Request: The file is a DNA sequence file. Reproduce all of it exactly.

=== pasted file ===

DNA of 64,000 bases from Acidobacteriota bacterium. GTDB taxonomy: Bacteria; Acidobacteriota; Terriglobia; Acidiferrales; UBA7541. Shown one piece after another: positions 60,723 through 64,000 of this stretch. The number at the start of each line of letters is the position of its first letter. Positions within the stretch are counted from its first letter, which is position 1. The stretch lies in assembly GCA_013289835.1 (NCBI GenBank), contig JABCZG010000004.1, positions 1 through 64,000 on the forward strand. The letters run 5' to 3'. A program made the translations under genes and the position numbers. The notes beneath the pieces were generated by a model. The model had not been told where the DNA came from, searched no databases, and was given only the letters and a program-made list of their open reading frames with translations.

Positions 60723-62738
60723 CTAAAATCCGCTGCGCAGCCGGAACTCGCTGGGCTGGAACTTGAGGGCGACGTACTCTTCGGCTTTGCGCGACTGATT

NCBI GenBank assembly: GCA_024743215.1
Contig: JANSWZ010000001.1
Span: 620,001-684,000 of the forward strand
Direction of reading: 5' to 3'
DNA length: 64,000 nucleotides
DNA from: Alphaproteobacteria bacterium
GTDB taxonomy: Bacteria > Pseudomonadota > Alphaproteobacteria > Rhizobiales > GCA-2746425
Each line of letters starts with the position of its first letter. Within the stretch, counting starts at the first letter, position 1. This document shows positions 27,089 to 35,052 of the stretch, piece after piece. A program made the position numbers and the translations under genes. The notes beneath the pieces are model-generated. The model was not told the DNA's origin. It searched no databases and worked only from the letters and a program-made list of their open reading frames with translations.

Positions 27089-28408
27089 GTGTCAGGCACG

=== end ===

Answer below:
DNA of 64,000 bases from Acidobacteriota bacterium. GTDB taxonomy: Bacteria; Acidobacteriota; Terriglobia; Acidiferrales; UBA7541. Shown one piece after another: positions 60,723 through 64,000 of this stretch. The number at the start of each line of letters is the position of its first letter. Positions within the stretch are counted from its first letter, which is position 1. The stretch lies in assembly GCA_013289835.1 (NCBI GenBank), contig JABCZG010000004.1, positions 1 through 64,000 on the forward strand. The letters run 5' to 3'. A program made the translations under genes and the position numbers. The notes beneath the pieces were generated by a model. The model had not been told where the DNA came from, searched no databases, and was given only the letters and a program-made list of their open reading frames with translations.

Positions 60723-62738
60723 CTAAAATCCGCTGCGCAGCCGGAACTCGCTGGGCTGGAACTTGAGGGCGACGTACTCTTCGGCTTTGCGCGACTGATT

NCBI GenBank assembly: GCA_024743215.1
Contig: JANSWZ010000001.1
Span: 620,001-684,000 of the forward strand
Direction of reading: 5' to 3'
DNA length: 64,000 nucleotides
DNA from: Alphaproteobacteria bacterium
GTDB taxonomy: Bacteria > Pseudomonadota > Alphaproteobacteria > Rhizobiales > GCA-2746425
Each line of letters starts with the position of its first letter. Within the stretch, counting starts at the first letter, position 1. This document shows positions 27,089 to 35,052 of the stretch, piece after piece. A program made the position numbers and the translations under genes. The notes beneath the pieces are model-generated. The model was not told the DNA's origin. It searched no databases and worked only from the letters and a program-made list of their open reading frames with translations.

Positions 27089-28408
27089 GTGTCAGGCACG